Saturday, December 31, 2005

Wander'd mony a weary fit

I'll try to end what's been a bipolar week for me on a positive note. (It might take me a few paragraphs to get there, but trust me - that's where I'm going.) And I look toward the Casselberry women for inspiration on this last day of 2005.

Last year, my sister was carjacked in Charleston, SC. Approximately two weeks ago, the asshole who did it was sentenced to 37 years in prison. He wasn't charged for the carjacking, however, because he pleaded guilty to first-degree sexual assault. After stealing my sister's car, this scumbag went on to rob someone else, and then raped a 71-year-old woman in her home - all in less than 24 hours.

Though she tries not to, my sister often thinks about what would've happened if she hadn't fought her way out of that car and run like hell to a nearby bookstore. Fortunately, a great career and a full life both help her get past such thoughts. But when a victims' right advocate called about the sentencing, all of the old feelings, those fears, came back.

She told my sister that seeing an attacker go to prison helps many victims with closure. When my sister asked me what I thought, I said maybe it wasn't a good idea. Why re-open all those old wounds? Plus, she never got a good look at the guy during the carjacking. If she were to see him in that courtroom, wouldn't he become all too real in her memory? Ultimately, my sister decided that she would go. Not just for closure, but to support the woman that was raped. She faced her fears, and I'm in awe of her bravery.

Early last week, the secretary of my father's cardiologist called my mother. The doctor developed a close relationship with my dad throughout his heart surgeries and rehabilitation, and seemed to take my father's death rather hard. While expressing his condolences to my mother, he said he would talk to the doctors involved with my dad's case and see if he could get some answers for her. At the time, that was something my mother badly needed to hear.

Weeks and months passed, however, with no word from the doctor. Once in a while, my mother wondered if he was ever going to call, but eventually seemed to forget about it. Privately, I thought that was a good thing. After my father died, she agonized over what happened in the hospital that day, wanting the entire sequence of events replayed for her. She tortured herself over and over, wondering what she could've done differently. What could the doctor really say, what information could he have, that would make my mother feel better?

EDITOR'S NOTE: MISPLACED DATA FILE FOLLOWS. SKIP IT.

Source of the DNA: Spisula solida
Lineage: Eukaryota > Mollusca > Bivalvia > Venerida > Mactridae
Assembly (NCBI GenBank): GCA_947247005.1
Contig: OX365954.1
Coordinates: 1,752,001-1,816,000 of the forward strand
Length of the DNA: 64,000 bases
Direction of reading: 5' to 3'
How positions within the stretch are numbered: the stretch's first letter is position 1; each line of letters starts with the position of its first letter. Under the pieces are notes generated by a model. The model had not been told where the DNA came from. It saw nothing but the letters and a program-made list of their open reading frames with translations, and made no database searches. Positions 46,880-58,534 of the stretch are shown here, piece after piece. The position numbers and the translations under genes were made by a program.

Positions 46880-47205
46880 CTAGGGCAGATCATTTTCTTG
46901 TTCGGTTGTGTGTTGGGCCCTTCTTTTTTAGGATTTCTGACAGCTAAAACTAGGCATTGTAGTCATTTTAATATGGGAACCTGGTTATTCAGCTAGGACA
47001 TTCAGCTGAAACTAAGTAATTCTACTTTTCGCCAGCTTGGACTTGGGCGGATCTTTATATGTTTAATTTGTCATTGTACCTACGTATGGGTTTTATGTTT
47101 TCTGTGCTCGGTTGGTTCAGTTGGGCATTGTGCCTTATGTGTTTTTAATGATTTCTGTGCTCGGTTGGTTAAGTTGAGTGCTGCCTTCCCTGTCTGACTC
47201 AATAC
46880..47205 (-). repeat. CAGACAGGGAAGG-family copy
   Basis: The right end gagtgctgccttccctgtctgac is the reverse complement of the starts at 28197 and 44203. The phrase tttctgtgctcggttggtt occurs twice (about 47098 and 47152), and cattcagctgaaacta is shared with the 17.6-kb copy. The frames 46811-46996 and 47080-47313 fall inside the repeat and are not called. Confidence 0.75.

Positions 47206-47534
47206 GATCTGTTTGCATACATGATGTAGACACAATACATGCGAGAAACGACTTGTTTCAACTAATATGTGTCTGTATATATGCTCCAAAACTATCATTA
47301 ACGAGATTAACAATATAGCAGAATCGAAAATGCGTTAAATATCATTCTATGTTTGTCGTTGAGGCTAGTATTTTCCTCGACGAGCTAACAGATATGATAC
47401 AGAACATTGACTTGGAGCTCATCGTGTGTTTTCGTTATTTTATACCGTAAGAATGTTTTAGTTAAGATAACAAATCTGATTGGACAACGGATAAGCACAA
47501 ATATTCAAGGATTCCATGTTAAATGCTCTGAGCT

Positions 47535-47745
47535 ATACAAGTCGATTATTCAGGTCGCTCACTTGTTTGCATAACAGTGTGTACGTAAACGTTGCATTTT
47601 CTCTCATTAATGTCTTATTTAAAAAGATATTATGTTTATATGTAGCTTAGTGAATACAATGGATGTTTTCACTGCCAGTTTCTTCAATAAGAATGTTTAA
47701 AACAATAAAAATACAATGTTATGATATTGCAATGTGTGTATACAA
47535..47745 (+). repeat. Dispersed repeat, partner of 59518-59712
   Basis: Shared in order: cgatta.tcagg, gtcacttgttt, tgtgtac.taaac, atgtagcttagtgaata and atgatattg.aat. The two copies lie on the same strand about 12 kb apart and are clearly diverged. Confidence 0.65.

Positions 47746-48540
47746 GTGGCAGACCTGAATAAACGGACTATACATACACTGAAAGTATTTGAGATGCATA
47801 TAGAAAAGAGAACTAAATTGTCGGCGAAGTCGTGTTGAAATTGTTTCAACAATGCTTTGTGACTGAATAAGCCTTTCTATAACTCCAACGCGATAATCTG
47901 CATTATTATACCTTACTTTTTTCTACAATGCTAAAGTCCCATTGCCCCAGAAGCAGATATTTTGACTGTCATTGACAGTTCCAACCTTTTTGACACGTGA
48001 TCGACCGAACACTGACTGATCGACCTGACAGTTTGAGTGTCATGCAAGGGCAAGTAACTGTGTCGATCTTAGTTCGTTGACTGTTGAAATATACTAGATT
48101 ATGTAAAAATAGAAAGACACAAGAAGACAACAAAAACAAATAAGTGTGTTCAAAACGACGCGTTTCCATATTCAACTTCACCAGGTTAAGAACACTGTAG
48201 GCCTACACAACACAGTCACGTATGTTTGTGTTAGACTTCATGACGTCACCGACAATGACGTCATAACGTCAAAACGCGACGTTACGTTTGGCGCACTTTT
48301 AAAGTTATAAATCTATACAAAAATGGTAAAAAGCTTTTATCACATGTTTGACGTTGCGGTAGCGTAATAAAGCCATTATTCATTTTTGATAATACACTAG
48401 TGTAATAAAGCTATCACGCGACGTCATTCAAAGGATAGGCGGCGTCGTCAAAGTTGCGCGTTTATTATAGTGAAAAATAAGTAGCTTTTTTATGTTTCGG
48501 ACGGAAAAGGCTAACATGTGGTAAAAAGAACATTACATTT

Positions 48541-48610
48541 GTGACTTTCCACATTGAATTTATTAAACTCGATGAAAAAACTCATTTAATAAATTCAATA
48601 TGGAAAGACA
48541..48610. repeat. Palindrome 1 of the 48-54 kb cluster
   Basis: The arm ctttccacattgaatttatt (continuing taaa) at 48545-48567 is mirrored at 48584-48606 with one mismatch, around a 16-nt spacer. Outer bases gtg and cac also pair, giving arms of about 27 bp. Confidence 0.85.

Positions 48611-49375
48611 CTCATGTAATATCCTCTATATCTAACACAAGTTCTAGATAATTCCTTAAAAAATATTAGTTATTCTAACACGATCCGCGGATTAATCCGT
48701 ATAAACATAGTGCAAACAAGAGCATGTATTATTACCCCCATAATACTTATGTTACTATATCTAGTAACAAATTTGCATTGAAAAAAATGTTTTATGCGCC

I answered the phone when the secretary called. She told me the doctor wanted to meet with my mother. After taking the message, I honestly considered not telling my mother about it. As with my sister, I questioned whether she would want those wounds re-opened - especially when they haven't closed. She's having a rough enough time each day as it is. Why would you want to relive that day? Again, what could the doctor say that would make any difference whatsoever?

But I gave my mother the message. She actually expected the call, as she'd recently spoken with a nurse who worked with the doctor, and whose mother was in rehabilitation with my father. I said I'd take her to see the doctor, if she wanted to go. Maybe I tried to talk my mother out of going because I didn't want to be in that office, reliving the events of that day, hearing what I already knew had happened.

She didn't want to go. She called the secretary, thanked her and the doctor for their time, and asked if a letter could be written, in lieu of a face-to-face meeting. I wanted to make sure I hadn't influenced my mother, so I asked if she was sure about her decision. She told me she'd accepted what had happened. Life was difficult enough without having to go through that pain all over again. I'm still worried that I swayed her with my thoughts on the matter. And I know she still tortures herself with what happened. But I think she's made great steps in her recovery. Declining the doctor's offer for a meeting shows how strong she's become. And I'm proud as hell of her for that.

This past year has been the most difficult of my life. I finished a rough, yet fulfilling two years in Iowa, earning the degree I'd worked so hard to pursue. Yet shortly after coming home, my father passed away. And I'm still trying to figure out where my life is going. Ambitions were shelved, plans have changed. Some of my friendships and relationships have become stronger, while others have deteriorated, maybe irrevocably. I know I have work to do in those areas. I've been something of an anti-social hermit. But I know this is where I'm supposed to be, where I need to be. And I wouldn't have it any other way.

I believe that the bad has to be followed by the good to maintain the natural balance of our lives. So 2006 has to be a better year, right? I think it will be. I look at my mother and sister and know I'm capable of getting through this, of doing more. And I had a conversation with someone yesterday which could lead to something that would start the new year off nicely. (More on that later. Someday. Maybe. We'll see.) So I'm hopeful. And I think that's the feeling we all want on New Year's Eve.

To those who have helped me get through this year, whether I know you personally or through this blog, I'm eternally grateful for the kindness you've shown. And I thank you for taking the time to come here each day and read my writing. You allow me to have an outlet that I've sorely needed. I appreciate that more than you know.

I don't know about the rest of you, but I need a drink. Happy New Year, everyone.